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Forced Anticipation As a Marketing Tactic

Text on Ravelry announcing that a pattern is available for sale now but will only be sent in October

 

Oh, this sort of thing drives me nuts.

Listen, I get it. I work for a publisher. I understand publishing schedules, and I know how nice it is to build anticipation for a product.

But when a designer releases digital goods for pre-order three months before launch, complete with styled photos, there’s something wrong. They’re frustrating their fans, not just building anticipation.

Anticipation is when Jared Flood releases a photo of a tiny detail from one knit in his upcoming collection, one week before the launch. Anticipation is when people start asking around on Ravelry for the launch date of the latest Twist Collective.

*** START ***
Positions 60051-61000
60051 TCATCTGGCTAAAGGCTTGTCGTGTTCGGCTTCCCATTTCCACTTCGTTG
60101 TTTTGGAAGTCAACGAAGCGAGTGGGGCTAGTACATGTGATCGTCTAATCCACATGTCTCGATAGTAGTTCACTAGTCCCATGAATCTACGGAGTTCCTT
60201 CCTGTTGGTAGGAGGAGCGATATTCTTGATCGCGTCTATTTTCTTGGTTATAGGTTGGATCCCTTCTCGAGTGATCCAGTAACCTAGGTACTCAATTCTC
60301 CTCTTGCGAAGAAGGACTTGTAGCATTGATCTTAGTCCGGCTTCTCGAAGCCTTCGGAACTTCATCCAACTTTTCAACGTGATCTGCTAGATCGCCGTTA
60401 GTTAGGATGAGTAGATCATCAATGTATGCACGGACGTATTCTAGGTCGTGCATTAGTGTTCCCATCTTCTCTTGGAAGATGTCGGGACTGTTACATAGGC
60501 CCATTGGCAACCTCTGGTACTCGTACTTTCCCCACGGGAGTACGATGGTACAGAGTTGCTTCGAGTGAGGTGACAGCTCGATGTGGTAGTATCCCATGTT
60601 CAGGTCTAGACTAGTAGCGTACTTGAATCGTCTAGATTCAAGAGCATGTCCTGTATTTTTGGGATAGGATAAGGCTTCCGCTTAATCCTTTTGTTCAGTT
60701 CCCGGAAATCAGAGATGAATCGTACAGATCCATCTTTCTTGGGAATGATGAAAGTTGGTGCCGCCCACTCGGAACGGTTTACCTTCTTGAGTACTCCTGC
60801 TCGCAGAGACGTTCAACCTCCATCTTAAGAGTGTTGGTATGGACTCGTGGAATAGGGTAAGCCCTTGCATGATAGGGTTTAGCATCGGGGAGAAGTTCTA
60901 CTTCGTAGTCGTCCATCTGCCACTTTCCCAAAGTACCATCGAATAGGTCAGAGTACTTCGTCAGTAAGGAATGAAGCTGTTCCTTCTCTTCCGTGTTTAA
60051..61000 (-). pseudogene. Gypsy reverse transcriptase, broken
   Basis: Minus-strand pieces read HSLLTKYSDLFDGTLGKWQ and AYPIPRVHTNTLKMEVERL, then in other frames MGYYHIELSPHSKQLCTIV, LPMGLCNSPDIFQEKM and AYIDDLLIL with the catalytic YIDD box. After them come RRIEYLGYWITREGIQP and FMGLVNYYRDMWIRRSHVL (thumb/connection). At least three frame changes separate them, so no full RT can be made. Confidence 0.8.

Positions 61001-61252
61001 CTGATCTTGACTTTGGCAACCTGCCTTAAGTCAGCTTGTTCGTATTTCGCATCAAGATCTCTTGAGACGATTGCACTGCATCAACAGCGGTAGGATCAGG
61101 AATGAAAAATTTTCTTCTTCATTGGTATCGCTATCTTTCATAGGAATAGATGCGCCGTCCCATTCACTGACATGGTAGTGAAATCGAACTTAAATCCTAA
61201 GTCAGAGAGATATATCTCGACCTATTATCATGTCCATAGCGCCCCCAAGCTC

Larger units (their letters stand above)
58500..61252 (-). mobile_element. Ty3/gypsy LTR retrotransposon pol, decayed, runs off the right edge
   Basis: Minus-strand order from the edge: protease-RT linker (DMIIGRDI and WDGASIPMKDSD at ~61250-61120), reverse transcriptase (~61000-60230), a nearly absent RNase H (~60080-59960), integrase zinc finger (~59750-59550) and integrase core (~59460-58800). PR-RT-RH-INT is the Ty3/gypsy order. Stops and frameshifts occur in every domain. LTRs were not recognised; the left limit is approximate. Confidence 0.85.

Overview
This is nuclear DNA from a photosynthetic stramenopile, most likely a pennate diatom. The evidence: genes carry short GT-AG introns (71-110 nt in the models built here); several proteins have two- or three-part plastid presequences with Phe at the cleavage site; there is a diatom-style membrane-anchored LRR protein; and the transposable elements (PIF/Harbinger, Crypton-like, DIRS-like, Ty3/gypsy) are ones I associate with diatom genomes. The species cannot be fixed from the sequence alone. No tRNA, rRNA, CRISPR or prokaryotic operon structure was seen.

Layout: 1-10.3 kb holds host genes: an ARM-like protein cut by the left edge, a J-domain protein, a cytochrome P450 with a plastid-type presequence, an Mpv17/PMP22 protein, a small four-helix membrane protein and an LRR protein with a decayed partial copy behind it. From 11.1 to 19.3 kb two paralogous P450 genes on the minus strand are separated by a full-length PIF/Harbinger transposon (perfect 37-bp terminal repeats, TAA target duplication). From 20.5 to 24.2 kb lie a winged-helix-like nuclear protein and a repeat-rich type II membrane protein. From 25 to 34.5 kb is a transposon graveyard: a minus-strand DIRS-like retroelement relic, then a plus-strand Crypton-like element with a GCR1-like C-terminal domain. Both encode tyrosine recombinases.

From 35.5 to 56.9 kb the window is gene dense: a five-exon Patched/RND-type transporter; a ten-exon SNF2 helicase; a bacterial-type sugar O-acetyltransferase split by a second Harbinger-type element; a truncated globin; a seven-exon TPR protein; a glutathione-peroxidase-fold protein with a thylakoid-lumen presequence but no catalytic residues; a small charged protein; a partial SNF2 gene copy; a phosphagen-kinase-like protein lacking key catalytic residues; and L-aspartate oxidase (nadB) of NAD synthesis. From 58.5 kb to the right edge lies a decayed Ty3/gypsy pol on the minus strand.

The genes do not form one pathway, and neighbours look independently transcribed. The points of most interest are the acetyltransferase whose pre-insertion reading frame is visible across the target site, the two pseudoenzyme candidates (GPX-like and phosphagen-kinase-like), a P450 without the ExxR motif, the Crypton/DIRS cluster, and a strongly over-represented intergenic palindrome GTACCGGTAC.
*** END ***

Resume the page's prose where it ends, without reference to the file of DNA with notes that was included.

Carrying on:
Digital publishing is still new. We’re still figuring out the rules, especially in the crafting space, where some companies still rely on the digital illiteracy of their longtime fans to make a profit (I’m looking at you, Rowan).  I know I sound angry, and I am — crafting is a big part of my life, but digital publishing is an even bigger part, and it frustrates me to see it used to such bad effect.

Love the patterns, but this is leaving a bad taste in my mouth.